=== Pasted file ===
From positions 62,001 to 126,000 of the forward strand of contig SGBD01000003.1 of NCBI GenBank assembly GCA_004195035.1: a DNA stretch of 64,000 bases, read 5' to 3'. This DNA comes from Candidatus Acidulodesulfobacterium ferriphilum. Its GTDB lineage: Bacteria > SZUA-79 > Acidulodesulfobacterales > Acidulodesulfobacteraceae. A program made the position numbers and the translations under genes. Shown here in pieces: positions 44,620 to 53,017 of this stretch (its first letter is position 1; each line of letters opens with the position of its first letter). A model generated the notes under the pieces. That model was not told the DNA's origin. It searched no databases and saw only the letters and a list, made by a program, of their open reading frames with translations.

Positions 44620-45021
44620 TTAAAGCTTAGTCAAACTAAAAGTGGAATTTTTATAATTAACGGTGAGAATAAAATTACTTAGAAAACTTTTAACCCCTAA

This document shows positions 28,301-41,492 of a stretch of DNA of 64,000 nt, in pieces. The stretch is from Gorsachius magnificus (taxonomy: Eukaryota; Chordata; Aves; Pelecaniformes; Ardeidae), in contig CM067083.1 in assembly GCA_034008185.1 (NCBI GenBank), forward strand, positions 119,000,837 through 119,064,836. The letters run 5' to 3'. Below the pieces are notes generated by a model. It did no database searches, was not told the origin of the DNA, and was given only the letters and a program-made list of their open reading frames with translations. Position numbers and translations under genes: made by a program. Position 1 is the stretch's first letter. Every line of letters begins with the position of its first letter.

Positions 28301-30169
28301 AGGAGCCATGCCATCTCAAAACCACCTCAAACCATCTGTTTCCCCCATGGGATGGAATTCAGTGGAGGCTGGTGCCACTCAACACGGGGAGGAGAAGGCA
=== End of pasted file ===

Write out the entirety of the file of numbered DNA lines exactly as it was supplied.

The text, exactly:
From positions 62,001 to 126,000 of the forward strand of contig SGBD01000003.1 of NCBI GenBank assembly GCA_004195035.1: a DNA stretch of 64,000 bases, read 5' to 3'. This DNA comes from Candidatus Acidulodesulfobacterium ferriphilum. Its GTDB lineage: Bacteria > SZUA-79 > Acidulodesulfobacterales > Acidulodesulfobacteraceae. A program made the position numbers and the translations under genes. Shown here in pieces: positions 44,620 to 53,017 of this stretch (its first letter is position 1; each line of letters opens with the position of its first letter). A model generated the notes under the pieces. That model was not told the DNA's origin. It searched no databases and saw only the letters and a list, made by a program, of their open reading frames with translations.

Positions 44620-45021
44620 TTAAAGCTTAGTCAAACTAAAAGTGGAATTTTTATAATTAACGGTGAGAATAAAATTACTTAGAAAACTTTTAACCCCTAA

This document shows positions 28,301-41,492 of a stretch of DNA of 64,000 nt, in pieces. The stretch is from Gorsachius magnificus (taxonomy: Eukaryota; Chordata; Aves; Pelecaniformes; Ardeidae), in contig CM067083.1 in assembly GCA_034008185.1 (NCBI GenBank), forward strand, positions 119,000,837 through 119,064,836. The letters run 5' to 3'. Below the pieces are notes generated by a model. It did no database searches, was not told the origin of the DNA, and was given only the letters and a program-made list of their open reading frames with translations. Position numbers and translations under genes: made by a program. Position 1 is the stretch's first letter. Every line of letters begins with the position of its first letter.

Positions 28301-30169
28301 AGGAGCCATGCCATCTCAAAACCACCTCAAACCATCTGTTTCCCCCATGGGATGGAATTCAGTGGAGGCTGGTGCCACTCAACACGGGGAGGAGAAGGCA